2. Serve the team first.As project managers, it’s easy to forget that we are team members as well. Without the best efforts of our team members, we won’t succeed. That’s why it’s important to put the team first—and to always think about how your efforts can improve the team.
The career of legendary University of North Carolina coach Dean Smithillustrates this point. For example, he created a “coach’s honor roll” to recognize the team-oriented efforts of specific players. When the team flew to a game, he and the team’s assistant coaches always sat at the back of the plane, because cramped seats in coach would be uncomfortable for seven-foot-tall players.
As a project manager, put your team first by making sure you highlight your team’s successes and accomplishments during the project. As much as possible, shield them from the demands of sponsors and stakeholders who may have a particular agenda they are trying to advance.
3. Build connections.Possibly the most successful coach in NCAA basketball history is Duke University’s Mike Krzyzewski. One of his great revelations as a coach was the importance of creating connections between team members so that everyone shared in the ultimate goal of a successful basketball program.
As project managers, we often face challenges in this regard because many of our team members may be in different sites, working remotely. Yet you can still do a great deal to foster connections by having group calls, encouraging team members to collaborate on solutions and promoting a culture of inclusion by reinforcing behaviors that will lead your teams to work more closely.
Whether they are in the sports world or other industries, well-run projects generally feature tightly connected team members who put the project goal above themselves, and service-oriented leaders who help steer the team toward the winning basket.
How do you build teams that can achieve your organization’s goals?
By Lynda Bourne
The project management world and the wider business community are becoming increasingly aware of the importance of soft skills. However, as I know only too well from working with clients through my project management consultancy, there’s a big difference between managers being aware of their importance and actually investing in developing the capabilities.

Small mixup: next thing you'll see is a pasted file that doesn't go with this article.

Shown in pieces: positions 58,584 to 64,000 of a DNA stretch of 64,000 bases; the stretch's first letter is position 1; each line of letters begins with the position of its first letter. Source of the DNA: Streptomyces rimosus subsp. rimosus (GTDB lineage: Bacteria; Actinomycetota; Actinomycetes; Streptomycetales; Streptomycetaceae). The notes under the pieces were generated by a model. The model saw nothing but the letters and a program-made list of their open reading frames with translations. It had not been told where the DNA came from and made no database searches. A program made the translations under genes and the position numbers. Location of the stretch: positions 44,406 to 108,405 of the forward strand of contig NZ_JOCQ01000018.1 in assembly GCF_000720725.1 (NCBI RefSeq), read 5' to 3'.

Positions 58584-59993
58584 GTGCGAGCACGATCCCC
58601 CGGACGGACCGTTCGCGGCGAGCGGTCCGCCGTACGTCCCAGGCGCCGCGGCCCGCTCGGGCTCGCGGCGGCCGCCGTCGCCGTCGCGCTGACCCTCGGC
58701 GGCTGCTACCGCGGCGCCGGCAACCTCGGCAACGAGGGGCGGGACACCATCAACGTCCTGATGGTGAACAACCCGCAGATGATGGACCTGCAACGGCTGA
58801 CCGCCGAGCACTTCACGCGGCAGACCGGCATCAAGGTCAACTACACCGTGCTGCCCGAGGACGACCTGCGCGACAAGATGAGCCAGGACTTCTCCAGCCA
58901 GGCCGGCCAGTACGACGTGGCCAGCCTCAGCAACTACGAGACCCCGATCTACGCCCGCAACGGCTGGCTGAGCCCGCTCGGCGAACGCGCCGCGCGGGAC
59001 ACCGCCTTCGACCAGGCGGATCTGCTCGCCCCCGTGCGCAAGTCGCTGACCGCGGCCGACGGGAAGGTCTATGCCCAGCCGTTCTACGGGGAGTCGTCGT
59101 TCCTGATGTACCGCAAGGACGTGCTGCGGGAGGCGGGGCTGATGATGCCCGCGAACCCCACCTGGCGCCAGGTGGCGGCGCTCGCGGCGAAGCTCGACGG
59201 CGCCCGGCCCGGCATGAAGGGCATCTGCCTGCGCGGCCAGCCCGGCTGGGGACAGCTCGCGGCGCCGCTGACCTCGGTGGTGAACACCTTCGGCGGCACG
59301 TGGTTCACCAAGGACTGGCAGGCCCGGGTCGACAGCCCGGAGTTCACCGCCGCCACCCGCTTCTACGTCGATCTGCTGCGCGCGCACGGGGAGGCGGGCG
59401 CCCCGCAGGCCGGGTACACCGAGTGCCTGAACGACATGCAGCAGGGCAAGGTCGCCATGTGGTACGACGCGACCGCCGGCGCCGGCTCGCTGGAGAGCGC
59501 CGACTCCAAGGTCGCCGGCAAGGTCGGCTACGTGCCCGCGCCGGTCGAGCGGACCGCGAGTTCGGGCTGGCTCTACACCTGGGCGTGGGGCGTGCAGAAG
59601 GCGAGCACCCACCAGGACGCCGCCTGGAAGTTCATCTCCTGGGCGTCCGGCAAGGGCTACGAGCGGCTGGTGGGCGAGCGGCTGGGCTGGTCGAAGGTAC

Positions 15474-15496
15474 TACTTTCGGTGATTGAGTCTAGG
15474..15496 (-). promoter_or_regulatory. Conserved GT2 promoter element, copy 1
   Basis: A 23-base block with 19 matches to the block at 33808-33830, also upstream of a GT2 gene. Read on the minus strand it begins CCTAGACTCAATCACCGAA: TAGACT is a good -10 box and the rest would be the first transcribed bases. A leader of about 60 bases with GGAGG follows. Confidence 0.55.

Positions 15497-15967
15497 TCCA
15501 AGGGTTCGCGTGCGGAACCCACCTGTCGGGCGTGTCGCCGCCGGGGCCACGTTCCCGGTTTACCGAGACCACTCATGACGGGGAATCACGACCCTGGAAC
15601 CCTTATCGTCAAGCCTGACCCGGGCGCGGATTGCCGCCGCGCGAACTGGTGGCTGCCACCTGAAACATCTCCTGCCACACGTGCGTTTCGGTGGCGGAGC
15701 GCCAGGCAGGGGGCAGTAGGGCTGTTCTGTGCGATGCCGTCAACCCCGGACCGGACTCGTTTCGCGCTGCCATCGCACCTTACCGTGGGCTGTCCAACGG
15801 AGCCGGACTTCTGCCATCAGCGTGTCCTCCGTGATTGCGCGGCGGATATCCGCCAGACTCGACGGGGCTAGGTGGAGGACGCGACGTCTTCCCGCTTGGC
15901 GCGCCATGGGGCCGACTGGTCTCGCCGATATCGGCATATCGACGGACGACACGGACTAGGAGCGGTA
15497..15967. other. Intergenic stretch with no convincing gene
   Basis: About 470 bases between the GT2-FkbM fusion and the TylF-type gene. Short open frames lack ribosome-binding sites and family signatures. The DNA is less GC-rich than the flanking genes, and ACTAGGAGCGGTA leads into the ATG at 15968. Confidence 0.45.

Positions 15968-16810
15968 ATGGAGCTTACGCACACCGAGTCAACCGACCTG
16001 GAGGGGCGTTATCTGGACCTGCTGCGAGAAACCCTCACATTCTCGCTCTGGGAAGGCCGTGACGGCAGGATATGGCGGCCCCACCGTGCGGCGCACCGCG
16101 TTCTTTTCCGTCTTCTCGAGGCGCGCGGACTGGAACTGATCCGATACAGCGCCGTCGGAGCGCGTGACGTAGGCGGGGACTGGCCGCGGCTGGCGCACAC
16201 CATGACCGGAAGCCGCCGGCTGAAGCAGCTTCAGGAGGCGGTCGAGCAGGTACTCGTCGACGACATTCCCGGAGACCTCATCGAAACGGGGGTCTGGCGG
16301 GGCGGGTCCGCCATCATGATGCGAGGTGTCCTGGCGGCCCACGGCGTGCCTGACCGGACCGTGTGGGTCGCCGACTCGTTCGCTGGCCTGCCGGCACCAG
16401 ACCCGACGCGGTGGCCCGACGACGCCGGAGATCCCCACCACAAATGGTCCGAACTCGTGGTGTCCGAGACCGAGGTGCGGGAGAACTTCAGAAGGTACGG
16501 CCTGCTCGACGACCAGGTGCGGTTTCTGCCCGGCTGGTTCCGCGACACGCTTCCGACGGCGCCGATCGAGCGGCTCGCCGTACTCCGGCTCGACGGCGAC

Before most organizations (and individuals) will invest in improving soft-skill capabilities, their value needs to be demonstrated.
A recent report prepared for McDonald’s UK provides a solid foundation for understanding the importance of soft skills to the U.K. economy. It’s likely indicative of the situation in similar economies such as the United States, Canada and Australia.
Soft skills fall into six interlinked sets of competencies, according to a Michigan State University study, “Comparative Analysis of Skills: What Is Important for New Graduates”:
· Communication skills
· Decision-making/problem-solving skills
· Self-management skills
· Teamwork skills
· Professionalism skills
· Leadership skills
To value these skills within the overall economy required some extensive analysis. The overall productivity in the economy was disaggregated into the five drivers of productivity: investment, skills, innovation, entrepreneurship and competition.
The skills driver was then further disaggregated into parts: technical skills, technology skills, literacy, numeracy and soft skills. Soft skills covered the range of capabilities outlined above.
Based on this analysis, soft skills were found to underpin around 6.5 percent of the U.K. economy, and this contribution was expected to grow strongly over the next five years.
The research highlighted that employers rated soft skills above academic qualifications, with 97 percent believing these skills are important to current business success. Worryingly, 75 percent of employers say there is a soft skills deficit within the U.K. workforce.
The report also quotes a range of surveys from the U.S. showing soft skills were ranked ahead of or equal to other competencies, but many job applicants don’t list soft skills in their résumés.
In the U.K., 54 percent of employees have never included soft skills on their CV, and one in five felt they would be uncomfortable discussing their soft skills with an employer.
Deficiencies in the U.K.’s current stock of soft skills were found to impose severe penalties on the economy, causing major problems for business and resulting in diminished productivity, competitiveness and profitability. And over half a million U.K. workers will be significantly held back by soft skills deficits by 2020, according to the research.
Soft skills matter and contribute significantly to productivity. But there is a measurable—and widening—skills gap, and soft skills are underrepresented in skills development initiatives probably because results are hard to measure. Changing this attitude is a major challenge for organizations, business and individuals seeking career development.